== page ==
Ethyl pyruvate reduces organic dust-induced airway inflammation by targeting HMGB1-RAGE signaling
Animal production workers are persistently exposed to organic dust and can suffer from a variety of respiratory disease symptoms and annual decline in lung function. The role of high mobility group box-1 (HMGB1) in inflammatory airway diseases is emerging. Hence, we tested a hypothesis that organic dust exposure of airway epithelial cells induces nucleocytoplasmic translocation of HMGB1 and blocking this translocation dampens organic dust-induced lung inflammation.
Rats were exposed to either ambient air or swine barn (8 h/day for either 1, 5, or 20 days) and lung tissues were processed for immunohistochemistry. Swine barn dust was collected and organic dust extract (ODE) was prepared and sterilized. Human airway epithelial cell line (BEAS-2B) was exposed to either media or organic dust extract followed by treatment with media or ethyl pyruvate (EP) or anti-HMGB1 antibody. Immunoblotting, ELISA and other assays were performed at 0 (control), 6, 24 and 48 h. Data (as mean ± SEM) was analyzed using one or two-way ANOVA followed by Bonferroni’s post hoc comparison test. A p value of less than 0.05 was considered significant.
Compared to controls, barn exposed rats showed an increase in the expression of HMGB1 in the lungs. Compared to controls, ODE exposed BEAS-2B cells showed nucleocytoplasmic translocation of HMGB1, co-localization of HMGB1 and RAGE, reactive species and pro-inflammatory cytokine production. EP treatment reduced the ODE induced nucleocytoplasmic translocation of HMGB1, HMGB1 expression in the cytoplasmic fraction, GM-CSF and IL-1β production and augmented the production of TGF-β1 and IL-10. Anti-HMGB1 treatment reduced ODE-induced NF-κB p65 expression, IL-6, ROS and RNS but augmented TGF-β1 and IL-10 levels.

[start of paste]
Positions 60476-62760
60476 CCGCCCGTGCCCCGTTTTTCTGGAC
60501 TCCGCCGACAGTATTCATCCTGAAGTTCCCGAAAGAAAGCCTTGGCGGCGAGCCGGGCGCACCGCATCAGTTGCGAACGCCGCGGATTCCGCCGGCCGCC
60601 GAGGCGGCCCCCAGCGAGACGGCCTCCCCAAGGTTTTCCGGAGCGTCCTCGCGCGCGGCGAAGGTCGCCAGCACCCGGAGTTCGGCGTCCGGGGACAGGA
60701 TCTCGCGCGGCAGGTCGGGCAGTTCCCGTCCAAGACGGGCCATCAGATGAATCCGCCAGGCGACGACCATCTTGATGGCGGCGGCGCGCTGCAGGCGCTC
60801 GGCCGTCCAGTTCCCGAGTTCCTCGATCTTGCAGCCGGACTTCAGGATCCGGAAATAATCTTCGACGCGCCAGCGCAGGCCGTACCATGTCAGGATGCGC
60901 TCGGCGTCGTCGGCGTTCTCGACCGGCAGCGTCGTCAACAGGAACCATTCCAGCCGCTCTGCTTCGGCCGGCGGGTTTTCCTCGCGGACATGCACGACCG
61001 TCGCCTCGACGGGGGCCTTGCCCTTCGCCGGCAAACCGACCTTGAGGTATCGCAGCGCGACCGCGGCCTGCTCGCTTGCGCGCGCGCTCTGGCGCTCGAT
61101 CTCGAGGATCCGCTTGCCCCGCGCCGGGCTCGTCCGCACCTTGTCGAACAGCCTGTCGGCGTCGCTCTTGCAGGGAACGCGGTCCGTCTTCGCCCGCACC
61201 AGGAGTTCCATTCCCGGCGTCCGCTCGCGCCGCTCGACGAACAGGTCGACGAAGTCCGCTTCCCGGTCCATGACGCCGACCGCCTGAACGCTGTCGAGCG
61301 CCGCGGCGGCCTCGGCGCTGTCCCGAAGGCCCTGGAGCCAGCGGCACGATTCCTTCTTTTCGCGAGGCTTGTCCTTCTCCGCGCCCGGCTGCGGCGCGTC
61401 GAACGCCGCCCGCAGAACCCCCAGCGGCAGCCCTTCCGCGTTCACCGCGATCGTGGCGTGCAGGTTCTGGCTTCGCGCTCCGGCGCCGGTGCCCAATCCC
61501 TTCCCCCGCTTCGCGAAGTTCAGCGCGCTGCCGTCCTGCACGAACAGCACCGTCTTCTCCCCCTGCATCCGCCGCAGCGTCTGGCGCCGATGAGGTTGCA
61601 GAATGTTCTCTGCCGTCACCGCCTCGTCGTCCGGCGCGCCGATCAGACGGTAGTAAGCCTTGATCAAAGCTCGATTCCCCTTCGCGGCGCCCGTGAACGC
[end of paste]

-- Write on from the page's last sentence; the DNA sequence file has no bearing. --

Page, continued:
HMGB1-RAGE signaling is an attractive target to abrogate OD-induced lung inflammation.
KeywordsOrganic dust HMGB1 RAGE Lung inflammation Ethyl pyruvate
Airway smooth muscle
Bronchus associated lymphoid tissue
Concentrated animal feeding operations
Damage associated molecular patterns
High mobility group box-1
Nuclear localization sites
Organic dust extract
Pathogen associated molecular patterns
Receptor for advanced glycation end products
Globally agriculture employs about 1.3 billion people  and in the US, about 1.8 million people work in the agriculture industry. However, agriculture is considered a dangerous profession due to significant number of deaths, injuries and morbidities (reviewed in ). People who work in agriculture and other related industries are persistently exposed to many contaminants and suffer from respiratory diseases and other conditions (reviewed in [2, 3]). Among the occupational contaminants, persistent exposure to organic dust (OD) is central to the negative health effects of work-related exposures. OD is a complex mixture of particulate matter of varying sizes, microbes and microbial products . Workers from concentrated animal feeding operations (CAFOs) involved in swine, diary  and poultry production including duck hatcheries  (reviewed in ) as well as other industries (sewage handlers, waste handlers and bakery workers) are persistently exposed to the OD.